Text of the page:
The ruling came after a review of the 1996 case, Jose Carachuri-Rosendo vs. Holder, in which an immigration court in Texas initiated deportation proceedings against Rosendo, a legal resident, for the possession of a prescription pill for anxiety and a joint. The justices ruled unanimously, that his offense was a minor crime.
Under the laws of criminal justice, the court ruled, the possession of drugs is considered to be a minor or non-criminal offense, which is how it should be viewed under immigration laws as well. The Supreme Court also established that intent to sell or distribute should be factored into any ruling.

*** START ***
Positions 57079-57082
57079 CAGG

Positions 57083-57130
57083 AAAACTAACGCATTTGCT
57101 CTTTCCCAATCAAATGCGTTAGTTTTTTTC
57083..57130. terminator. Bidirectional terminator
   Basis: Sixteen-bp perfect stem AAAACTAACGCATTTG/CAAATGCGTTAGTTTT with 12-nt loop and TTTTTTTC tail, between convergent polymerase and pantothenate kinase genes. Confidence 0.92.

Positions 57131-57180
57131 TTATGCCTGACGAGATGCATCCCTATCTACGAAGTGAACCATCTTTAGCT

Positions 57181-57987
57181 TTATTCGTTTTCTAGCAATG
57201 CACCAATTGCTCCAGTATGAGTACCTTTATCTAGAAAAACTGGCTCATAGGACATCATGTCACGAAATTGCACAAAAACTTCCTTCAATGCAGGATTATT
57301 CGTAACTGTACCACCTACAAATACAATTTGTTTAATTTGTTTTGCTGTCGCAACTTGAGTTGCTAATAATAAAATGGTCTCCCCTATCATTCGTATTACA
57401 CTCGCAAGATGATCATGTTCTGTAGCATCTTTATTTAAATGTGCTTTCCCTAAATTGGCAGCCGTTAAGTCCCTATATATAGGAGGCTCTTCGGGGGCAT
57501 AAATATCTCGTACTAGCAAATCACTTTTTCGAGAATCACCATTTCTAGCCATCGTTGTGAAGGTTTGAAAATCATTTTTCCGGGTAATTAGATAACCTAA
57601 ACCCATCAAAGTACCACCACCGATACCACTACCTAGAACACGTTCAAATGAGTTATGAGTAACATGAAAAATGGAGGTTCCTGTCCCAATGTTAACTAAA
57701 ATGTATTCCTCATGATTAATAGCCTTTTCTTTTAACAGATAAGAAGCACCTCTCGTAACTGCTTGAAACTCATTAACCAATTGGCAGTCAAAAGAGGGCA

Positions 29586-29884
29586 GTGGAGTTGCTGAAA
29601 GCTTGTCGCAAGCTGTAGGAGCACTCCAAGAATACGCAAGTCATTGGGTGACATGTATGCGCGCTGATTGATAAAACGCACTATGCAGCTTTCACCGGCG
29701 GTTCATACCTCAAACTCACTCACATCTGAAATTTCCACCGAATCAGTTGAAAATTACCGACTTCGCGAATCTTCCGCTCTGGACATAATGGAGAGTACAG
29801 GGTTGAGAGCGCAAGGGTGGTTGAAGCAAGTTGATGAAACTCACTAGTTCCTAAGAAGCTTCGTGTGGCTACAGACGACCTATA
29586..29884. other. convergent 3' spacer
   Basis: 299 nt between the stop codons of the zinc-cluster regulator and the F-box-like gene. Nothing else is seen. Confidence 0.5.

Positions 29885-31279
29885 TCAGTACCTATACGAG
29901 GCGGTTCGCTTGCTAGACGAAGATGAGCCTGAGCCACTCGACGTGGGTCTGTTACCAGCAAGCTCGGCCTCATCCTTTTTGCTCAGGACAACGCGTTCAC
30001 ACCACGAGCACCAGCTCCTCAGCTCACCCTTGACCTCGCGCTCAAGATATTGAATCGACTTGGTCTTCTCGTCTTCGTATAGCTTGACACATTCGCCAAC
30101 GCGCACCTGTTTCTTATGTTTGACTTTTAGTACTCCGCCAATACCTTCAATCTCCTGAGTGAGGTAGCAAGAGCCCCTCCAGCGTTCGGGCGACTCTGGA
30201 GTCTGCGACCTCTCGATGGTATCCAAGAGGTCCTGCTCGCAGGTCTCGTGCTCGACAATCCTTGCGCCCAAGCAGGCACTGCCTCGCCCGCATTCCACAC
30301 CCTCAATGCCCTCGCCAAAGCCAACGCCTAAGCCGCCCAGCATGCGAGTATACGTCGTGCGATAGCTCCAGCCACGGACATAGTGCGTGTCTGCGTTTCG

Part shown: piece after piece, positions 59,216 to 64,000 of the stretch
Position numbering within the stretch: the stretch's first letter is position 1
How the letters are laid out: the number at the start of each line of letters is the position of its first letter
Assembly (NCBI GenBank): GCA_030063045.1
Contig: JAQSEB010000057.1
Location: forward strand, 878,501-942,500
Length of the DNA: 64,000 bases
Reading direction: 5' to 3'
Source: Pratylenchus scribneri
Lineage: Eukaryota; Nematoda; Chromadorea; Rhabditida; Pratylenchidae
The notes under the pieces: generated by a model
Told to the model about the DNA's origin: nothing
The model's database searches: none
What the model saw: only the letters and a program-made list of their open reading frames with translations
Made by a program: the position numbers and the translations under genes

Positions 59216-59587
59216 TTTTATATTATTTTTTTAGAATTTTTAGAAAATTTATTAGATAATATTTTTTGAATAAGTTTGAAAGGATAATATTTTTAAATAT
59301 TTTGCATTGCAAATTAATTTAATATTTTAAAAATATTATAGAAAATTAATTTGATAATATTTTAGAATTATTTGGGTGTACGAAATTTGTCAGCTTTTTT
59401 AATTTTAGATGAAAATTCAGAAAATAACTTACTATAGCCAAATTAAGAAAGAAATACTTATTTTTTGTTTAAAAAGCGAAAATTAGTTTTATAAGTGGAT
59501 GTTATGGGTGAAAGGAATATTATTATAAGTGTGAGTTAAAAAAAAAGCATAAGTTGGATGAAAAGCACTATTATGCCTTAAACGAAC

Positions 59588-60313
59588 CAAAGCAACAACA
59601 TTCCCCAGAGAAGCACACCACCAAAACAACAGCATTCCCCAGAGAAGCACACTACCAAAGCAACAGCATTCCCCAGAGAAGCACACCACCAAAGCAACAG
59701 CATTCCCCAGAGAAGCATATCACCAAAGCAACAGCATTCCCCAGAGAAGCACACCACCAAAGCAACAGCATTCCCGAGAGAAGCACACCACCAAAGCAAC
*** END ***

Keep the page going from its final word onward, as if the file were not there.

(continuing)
Manuel Vargas of the Immigrant Defense Project, a New York-based organization that helped in the defense of Carachuri, said, “The decision might impact any immigrant who has been accused more than once for possession of drugs, and there are thousands of persons who are in this category."
"We like the decision of the Court," said Jorge Mario Cabrera, a spokesman of MUSSEL, a group dedicated to the legal defense of immigrants. “Not all social problems can be solved by deporting immigrants." he said.